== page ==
• The presence of an external lag due to the complexity and possible failures in monetary transmission mechanisms. External lag represents the time of the adoption of measures to stabilize the economy (decision by the central bank to change the value of the money supply) until the appearance of the result of their impact on the economy (which is reflected in the extent of release). Buying and selling by the central bank of government securities is carried out quickly, i.e. rapidly changing lending capacity of commercial banks. However, the transmission mechanism of monetary long and consists of several stages, each of which can fail.
Since late 2008, the Federal Reserve moved to stimulate the economy by using non-traditional instruments of monetary policy, in particular by providing the economy with additional liquidity through repurchase of various assets (Treasury bonds and mortgage agencies). The application of these measures, which have caused a significant expansion of the Fed's balance sheet, in varying degrees, affected all spheres of economic and financial activity in the US.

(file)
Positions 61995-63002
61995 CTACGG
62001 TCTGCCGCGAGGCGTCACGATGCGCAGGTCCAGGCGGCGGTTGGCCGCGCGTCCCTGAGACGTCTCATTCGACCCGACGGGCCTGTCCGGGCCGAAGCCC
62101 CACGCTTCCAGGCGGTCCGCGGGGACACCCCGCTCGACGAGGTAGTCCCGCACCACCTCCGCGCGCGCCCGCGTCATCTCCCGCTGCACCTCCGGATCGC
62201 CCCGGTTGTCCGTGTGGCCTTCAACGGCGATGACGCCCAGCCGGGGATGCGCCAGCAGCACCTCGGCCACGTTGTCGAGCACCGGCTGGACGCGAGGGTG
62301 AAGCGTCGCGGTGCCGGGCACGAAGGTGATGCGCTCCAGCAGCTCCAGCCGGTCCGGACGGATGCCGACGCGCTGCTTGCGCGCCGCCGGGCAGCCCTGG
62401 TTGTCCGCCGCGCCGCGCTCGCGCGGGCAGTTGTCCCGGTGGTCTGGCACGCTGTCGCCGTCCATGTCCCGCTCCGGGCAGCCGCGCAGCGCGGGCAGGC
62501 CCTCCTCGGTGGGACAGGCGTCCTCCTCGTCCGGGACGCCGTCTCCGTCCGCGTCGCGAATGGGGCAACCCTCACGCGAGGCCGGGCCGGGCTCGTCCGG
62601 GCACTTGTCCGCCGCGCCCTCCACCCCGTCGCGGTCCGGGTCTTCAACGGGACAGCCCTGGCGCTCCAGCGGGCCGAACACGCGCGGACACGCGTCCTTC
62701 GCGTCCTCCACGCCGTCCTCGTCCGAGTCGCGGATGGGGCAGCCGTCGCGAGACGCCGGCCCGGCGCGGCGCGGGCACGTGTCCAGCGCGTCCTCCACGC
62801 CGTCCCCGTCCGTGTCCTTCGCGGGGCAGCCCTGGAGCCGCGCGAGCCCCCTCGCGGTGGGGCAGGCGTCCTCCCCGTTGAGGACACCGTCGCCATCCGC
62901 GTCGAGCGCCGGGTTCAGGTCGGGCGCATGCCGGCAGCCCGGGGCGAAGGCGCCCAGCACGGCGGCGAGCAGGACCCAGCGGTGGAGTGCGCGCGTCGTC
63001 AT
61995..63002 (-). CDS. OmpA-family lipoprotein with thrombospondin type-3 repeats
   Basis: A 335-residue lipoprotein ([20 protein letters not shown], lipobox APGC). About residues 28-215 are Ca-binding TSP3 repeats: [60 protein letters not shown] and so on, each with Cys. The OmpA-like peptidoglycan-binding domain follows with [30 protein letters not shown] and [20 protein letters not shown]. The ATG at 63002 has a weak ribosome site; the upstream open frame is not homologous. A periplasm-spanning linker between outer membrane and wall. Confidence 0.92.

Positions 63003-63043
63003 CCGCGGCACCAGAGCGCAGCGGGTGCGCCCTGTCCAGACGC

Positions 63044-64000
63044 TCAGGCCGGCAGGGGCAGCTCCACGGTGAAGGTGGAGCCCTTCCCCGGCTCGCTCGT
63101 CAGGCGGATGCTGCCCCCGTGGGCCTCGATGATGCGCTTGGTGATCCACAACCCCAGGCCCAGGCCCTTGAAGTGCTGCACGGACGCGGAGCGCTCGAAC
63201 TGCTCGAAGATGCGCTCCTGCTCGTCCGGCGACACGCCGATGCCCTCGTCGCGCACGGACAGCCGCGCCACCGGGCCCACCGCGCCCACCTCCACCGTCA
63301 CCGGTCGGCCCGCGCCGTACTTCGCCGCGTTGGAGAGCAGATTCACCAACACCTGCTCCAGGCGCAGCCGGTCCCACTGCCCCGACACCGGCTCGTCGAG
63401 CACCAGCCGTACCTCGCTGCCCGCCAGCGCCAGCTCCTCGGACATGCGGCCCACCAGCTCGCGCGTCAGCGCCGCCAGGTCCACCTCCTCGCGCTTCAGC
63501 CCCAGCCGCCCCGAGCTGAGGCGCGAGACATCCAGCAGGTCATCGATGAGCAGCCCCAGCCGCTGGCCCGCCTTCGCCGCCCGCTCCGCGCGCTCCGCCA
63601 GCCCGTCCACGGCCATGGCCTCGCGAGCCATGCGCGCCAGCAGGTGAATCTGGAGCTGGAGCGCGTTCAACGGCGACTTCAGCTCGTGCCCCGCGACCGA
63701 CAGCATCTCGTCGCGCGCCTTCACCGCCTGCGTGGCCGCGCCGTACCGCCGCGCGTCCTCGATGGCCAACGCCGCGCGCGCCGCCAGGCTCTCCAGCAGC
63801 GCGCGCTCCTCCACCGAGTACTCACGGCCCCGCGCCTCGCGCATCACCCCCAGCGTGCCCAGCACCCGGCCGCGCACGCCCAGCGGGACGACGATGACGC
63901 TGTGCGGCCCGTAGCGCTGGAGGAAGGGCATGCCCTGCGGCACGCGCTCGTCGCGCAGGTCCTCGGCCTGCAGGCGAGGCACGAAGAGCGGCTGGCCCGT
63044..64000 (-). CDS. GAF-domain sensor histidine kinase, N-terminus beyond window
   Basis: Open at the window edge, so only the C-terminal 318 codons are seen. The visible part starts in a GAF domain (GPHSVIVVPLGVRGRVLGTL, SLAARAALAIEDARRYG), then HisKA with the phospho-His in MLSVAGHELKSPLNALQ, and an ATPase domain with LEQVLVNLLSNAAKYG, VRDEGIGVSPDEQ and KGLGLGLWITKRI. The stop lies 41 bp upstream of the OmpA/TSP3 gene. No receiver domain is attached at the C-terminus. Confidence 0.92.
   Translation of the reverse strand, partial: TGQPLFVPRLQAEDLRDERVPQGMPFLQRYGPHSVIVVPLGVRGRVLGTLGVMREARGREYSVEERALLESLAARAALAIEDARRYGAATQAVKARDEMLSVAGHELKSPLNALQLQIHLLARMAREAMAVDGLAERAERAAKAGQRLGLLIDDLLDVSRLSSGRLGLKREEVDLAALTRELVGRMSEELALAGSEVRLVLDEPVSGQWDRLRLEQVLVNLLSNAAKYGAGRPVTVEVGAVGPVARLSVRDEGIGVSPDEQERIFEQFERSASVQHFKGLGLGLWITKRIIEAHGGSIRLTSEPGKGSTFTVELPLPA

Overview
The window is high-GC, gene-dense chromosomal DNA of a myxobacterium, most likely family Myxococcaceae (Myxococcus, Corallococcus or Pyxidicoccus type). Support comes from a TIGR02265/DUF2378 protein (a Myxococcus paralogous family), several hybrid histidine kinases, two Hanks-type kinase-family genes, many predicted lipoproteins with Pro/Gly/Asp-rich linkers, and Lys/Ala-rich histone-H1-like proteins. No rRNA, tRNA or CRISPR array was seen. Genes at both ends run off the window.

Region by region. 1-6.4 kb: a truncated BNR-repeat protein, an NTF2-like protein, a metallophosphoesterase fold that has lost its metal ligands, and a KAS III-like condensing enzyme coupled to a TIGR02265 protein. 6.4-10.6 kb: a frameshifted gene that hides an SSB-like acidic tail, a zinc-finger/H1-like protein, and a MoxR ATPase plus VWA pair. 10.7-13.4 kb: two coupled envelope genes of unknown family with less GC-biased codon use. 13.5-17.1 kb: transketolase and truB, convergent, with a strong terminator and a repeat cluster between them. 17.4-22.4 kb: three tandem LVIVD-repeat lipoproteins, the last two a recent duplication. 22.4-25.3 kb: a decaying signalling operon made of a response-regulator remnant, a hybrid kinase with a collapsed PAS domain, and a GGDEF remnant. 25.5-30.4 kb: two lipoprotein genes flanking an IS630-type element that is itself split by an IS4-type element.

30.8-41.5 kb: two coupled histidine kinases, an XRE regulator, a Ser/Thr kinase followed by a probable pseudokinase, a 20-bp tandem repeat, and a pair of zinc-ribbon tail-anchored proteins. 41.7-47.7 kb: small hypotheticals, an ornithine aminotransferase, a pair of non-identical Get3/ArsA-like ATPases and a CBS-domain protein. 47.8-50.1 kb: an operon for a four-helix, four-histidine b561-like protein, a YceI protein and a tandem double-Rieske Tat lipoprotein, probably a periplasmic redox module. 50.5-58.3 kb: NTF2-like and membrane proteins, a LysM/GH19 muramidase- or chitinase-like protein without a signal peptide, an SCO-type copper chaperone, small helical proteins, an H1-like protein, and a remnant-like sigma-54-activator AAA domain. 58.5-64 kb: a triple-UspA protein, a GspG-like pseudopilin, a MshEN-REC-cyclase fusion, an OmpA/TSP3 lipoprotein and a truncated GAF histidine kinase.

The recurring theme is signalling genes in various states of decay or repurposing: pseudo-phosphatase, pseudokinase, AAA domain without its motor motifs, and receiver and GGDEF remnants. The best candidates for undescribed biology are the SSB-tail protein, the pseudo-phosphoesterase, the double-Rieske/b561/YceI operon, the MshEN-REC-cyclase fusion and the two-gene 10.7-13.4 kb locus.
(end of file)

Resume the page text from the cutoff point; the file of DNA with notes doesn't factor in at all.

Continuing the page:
Thanks to the loose monetary policy, the Fed has managed to achieve its interim objective of reducing the general level of interest rates in the economy, including interest rates on long-term financial instruments. Reduced rates observed for a wide range of tools, not limited to the tools that are directly involved in the programs the Fed to repurchase securities. Despite the fact that the most significant decrease in Treasury yields to the period between rounds of quantitative easing, studies show that in the absence of measures taken by the yield on these instruments would be placed today at much higher levels.
Fried, Joseph, Who Really Drove the Economy into the Ditch? (New York, NY: Algora Publishing, 2012) ISBN 978-0-87586-942-1.
Demyanyk, Yuliya (FRB St. Louis), and Otto Van Hemert (NYU Stern School) (2008) "Understanding the Subprime Mortgage Crisis," Working paper circulated by the Social Science Research Network.
Reinhart, Carmen M., and Kenneth Rogoff (2008) "Is the 2007 U.S. Sub-Prime Financial Crisis So Different? An International Historical Comparison," Harvard University working paper.
Gold, Gerry, and Feldman, Paul (2007) A House of Cards – From fantasy finance to global crash. London, Lupus Books. ISBN 978-0-9523454-3-5